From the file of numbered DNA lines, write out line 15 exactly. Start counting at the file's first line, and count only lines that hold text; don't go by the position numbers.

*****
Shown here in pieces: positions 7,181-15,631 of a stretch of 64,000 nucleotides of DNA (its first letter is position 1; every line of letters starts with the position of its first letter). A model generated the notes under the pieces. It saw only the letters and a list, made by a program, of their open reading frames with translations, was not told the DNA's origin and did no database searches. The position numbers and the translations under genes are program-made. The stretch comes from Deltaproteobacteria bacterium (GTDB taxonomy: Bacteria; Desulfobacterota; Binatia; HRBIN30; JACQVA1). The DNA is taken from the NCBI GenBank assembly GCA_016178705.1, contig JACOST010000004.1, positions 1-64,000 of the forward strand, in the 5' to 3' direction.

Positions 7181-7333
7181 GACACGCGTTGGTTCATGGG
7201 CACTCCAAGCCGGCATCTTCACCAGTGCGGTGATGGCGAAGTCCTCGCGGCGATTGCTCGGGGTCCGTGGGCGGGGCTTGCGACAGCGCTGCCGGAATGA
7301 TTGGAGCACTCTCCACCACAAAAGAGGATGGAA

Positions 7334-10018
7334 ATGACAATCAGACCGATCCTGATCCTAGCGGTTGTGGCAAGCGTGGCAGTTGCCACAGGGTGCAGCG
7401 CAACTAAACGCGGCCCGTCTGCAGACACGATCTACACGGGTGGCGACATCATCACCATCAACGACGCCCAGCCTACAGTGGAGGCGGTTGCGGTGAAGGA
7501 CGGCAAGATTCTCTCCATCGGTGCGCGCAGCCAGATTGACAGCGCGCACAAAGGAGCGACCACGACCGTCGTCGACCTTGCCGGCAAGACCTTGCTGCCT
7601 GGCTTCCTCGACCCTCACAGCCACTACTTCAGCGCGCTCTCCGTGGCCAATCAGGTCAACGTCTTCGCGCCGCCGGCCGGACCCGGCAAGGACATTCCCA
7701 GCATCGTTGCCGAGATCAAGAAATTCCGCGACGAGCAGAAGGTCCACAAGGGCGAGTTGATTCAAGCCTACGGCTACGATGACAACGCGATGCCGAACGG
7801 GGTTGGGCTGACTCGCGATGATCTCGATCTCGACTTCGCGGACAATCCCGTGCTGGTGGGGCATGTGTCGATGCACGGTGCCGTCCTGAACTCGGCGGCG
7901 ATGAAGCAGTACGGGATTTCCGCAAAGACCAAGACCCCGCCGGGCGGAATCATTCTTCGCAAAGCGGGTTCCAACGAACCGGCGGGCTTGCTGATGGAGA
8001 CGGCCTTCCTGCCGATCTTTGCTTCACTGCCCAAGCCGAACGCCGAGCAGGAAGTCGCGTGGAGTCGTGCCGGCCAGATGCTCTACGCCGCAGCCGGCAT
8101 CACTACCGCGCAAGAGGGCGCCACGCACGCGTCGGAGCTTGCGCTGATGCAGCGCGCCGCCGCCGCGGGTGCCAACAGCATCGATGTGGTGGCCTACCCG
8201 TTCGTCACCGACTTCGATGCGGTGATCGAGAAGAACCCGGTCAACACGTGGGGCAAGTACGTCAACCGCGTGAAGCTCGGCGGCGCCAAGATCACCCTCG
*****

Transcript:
8101 CACTACCGCGCAAGAGGGCGCCACGCACGCGTCGGAGCTTGCGCTGATGCAGCGCGCCGCCGCCGCGGGTGCCAACAGCATCGATGTGGTGGCCTACCCG